The first fall chums are heading up the Yukon River. Alaska Department of Fish and Game biologist Jeff Estensen says the run, which began on the lower Yukon last week, is expected to be stronger than recent years.
Estensen says the fall chum run is below average but better than 2009 and 2010, when it was around 500,000 fish. He says there’s a strong correlation between summer and fall chum runs on the Yukon, and the summer run was relatively strong.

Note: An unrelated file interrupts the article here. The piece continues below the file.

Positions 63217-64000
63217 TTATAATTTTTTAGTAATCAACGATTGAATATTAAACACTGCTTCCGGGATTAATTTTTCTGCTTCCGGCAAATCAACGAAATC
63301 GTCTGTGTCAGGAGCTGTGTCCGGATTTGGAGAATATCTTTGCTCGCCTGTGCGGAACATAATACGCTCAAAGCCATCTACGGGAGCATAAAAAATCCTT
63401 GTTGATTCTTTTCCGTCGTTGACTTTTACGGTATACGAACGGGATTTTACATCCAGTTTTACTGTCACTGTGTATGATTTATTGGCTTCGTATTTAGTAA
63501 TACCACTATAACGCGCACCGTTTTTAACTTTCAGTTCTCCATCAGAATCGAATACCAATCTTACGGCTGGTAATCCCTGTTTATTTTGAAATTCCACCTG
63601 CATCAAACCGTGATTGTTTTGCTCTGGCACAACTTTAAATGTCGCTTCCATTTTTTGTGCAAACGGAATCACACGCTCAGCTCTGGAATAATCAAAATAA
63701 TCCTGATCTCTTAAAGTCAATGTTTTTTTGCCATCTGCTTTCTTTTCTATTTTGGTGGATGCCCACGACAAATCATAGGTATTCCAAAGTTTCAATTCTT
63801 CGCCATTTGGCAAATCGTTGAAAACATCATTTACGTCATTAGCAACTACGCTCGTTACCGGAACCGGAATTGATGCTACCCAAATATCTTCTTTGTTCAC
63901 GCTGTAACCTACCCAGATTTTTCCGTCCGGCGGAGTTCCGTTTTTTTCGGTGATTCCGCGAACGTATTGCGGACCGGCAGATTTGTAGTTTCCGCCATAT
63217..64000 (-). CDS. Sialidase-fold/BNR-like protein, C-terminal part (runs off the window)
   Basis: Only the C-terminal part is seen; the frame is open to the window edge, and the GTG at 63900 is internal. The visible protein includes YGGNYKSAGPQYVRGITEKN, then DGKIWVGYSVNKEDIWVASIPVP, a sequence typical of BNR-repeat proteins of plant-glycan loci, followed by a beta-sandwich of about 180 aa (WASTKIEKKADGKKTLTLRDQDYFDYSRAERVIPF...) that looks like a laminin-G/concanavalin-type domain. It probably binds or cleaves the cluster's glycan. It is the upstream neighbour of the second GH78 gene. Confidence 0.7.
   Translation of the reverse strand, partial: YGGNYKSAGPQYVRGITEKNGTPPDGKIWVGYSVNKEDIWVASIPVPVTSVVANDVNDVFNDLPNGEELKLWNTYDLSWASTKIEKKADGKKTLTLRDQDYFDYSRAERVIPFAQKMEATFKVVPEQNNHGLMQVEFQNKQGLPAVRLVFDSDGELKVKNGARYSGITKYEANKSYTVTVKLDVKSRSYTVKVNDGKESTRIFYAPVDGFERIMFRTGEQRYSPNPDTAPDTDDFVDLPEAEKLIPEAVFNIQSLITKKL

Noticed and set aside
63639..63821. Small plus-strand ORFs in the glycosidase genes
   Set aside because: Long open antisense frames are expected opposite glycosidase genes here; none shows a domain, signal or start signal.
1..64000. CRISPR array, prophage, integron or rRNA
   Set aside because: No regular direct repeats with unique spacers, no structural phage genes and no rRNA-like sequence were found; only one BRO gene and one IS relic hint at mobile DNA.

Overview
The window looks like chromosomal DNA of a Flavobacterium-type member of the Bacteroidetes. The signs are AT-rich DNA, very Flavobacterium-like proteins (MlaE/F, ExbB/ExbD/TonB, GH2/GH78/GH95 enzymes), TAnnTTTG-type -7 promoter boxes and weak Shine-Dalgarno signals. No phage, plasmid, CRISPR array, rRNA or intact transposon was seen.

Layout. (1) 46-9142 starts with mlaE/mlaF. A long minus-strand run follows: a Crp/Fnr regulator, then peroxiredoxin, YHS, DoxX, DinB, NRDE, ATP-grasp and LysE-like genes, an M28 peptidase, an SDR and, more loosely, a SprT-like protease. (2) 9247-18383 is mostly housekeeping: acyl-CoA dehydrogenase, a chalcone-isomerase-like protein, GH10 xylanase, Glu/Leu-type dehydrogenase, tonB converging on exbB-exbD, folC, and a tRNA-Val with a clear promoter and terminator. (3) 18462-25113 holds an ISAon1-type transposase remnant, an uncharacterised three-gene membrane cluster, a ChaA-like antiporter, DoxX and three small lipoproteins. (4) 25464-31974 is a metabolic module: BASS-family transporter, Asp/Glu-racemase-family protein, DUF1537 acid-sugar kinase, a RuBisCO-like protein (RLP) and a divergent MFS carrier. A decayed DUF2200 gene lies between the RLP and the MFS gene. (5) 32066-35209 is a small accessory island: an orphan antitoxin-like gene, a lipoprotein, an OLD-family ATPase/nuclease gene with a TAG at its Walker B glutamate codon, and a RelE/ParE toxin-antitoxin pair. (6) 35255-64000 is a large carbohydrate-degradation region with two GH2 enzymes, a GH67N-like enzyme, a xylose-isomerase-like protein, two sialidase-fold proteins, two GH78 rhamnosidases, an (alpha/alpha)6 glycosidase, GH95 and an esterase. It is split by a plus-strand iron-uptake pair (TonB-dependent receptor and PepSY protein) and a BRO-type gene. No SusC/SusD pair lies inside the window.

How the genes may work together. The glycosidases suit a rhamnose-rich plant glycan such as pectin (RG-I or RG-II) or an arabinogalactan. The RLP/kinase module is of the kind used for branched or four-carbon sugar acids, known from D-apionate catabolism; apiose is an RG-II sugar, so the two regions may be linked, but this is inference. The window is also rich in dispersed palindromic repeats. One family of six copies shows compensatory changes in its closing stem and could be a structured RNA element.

Estensen says strong chum runs on the Kuskowim and to Norton Sound also have managers optimistic about the fall run on the Yukon. He says the Yukon’s weak king salmon return is nearly over, and will not affect fall chum management. The fall fish are bigger, and have more fat, than summer chums. The early fish have subsistence and commercial value, while later fish are harvested for dog food.